Threaten the party with voting them out of power and you get a better response. Notice that they are trying to conclude this before the election season madness starts.

Pragmatic says:

Re: Re:

Don’t get me started on the madness. We’re stuck between “bad” and “worse” because we’ve allowed ourselves to be split along partisan lines, so good candidates are being overlooked because they’re either on the wrong team or not ideologically pure (what the rest of us call “extreme”) enough.

Let’s get away from that and start working together to choose candidates who will represent the people properly instead of sticking to party lines.

Jay (profile) says:


I seriously think people need to recognize what happens if you “protect” an industry. This is clear proof that the protection doesn’t help at all.

I believe the bovine and textiles industry were a part of NAFTA. If anyone paid attention to the trade agreements there, they basically shipped jobs overseas along with those of the manufacturing industry in order for the “protected” industries to become prosperous by making workers miserable.

So it seems that these trade agreements protect corporations over the needs of the public. If the TPP were to be signed tomorrow, it would harm America far more than it help and you can tell that by comparing the numbers of those industries affected by NAFTA.

Cpt Feathersword says:

Wyden/Thune Digital Trade Act not a boon to mankind?

Some of the Digital Trade Act provisions, as described, seem plusungood.

“Preventing or eliminating restrictions on cross-border data flows”: Sounds like this is intended to wipe out some very significant EU privacy protections and keep other countries from enacting such protections. The EU cross-border data flow rules say that personal data mustn’t be exported to countries that lack effective laws to protect the data against disclosure or misuse. For example, these rules brought about a reduction in the airline passenger manifest data which European airlines transfer to the US government.

“Prohibiting localization requirements for data and computing infrastructure”: This would do away with such things as the rule that products sold in France must have instructions written in French, user interfaces with French labels, be capable of displaying French text with proper accents and the like. Such rules are wholly reasonable and should not be prohibited, even though they can inconvenience vendors who might prefer to supply Chinese instructions only, for example.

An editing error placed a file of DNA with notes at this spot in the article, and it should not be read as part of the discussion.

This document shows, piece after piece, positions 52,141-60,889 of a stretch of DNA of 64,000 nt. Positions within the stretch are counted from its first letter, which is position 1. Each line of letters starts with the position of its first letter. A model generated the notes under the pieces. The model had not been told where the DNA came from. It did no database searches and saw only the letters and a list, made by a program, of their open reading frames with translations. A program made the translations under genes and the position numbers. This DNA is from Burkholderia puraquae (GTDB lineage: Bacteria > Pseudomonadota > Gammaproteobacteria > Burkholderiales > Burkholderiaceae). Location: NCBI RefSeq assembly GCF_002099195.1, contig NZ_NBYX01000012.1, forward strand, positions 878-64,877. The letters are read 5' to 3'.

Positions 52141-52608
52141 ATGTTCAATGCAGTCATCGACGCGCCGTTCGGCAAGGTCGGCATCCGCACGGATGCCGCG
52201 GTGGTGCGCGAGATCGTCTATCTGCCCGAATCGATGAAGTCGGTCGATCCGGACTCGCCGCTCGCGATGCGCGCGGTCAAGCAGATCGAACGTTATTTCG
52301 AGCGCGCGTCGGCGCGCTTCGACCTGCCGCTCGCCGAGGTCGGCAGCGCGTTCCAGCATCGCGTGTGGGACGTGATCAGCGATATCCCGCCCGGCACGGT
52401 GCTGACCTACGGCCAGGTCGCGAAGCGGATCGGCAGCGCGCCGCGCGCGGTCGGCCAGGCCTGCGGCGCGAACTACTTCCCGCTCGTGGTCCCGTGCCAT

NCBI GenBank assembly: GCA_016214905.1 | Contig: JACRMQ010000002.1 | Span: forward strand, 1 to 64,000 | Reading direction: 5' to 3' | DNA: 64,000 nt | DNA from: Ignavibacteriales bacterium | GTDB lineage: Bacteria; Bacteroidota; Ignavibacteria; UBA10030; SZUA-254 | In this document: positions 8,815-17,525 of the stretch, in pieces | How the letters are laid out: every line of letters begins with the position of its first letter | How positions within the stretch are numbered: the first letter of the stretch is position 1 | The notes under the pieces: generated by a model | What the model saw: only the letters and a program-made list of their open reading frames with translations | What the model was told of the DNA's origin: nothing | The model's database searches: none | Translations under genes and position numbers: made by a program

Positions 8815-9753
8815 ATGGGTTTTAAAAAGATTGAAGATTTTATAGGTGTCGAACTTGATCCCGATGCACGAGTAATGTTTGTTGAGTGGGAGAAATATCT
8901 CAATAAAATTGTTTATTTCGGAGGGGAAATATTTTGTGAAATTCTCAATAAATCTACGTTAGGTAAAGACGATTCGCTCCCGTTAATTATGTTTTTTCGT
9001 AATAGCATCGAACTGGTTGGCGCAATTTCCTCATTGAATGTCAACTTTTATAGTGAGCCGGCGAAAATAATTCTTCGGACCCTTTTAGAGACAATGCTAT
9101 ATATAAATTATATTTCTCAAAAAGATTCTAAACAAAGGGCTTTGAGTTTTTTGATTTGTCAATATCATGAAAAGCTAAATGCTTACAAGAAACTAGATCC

“Ensuring that provisions affecting platform Internet sites are consistent with U.S. law”: What does this even mean? It sounds deliberately vague. Does the US government want to force foreign Internet providers to conform to US laws for such things as copyright takedowns and CALEA VOIP interception?

Before supporting the Wyden/Thune Digital Trade Act, there should be a clearer understanding of what it would actually do.

JH says:

Re: Wyden/Thune Digital Trade Act not a boon to mankind?

^ This.

Exactly what jumped into my mind when I read the article.

I for one would not like any of my personal data leaving the EU, where (at least to some degree) it is protected by EU “data protection” privacy legislation, and where (at least in theory) if those protections turn out to be insufficient EU legislators have the capability to review that legislation and make it stronger.

“Ensuring that provisions affecting platform Internet sites are consistent with U.S. law” — while there may well be a minimum set of obligations and minimum set of freedoms that might be identified for platform sites, that’s different to trying to slave other countries to follow U.S. law (and lock U.S. law into some treaty-set stone).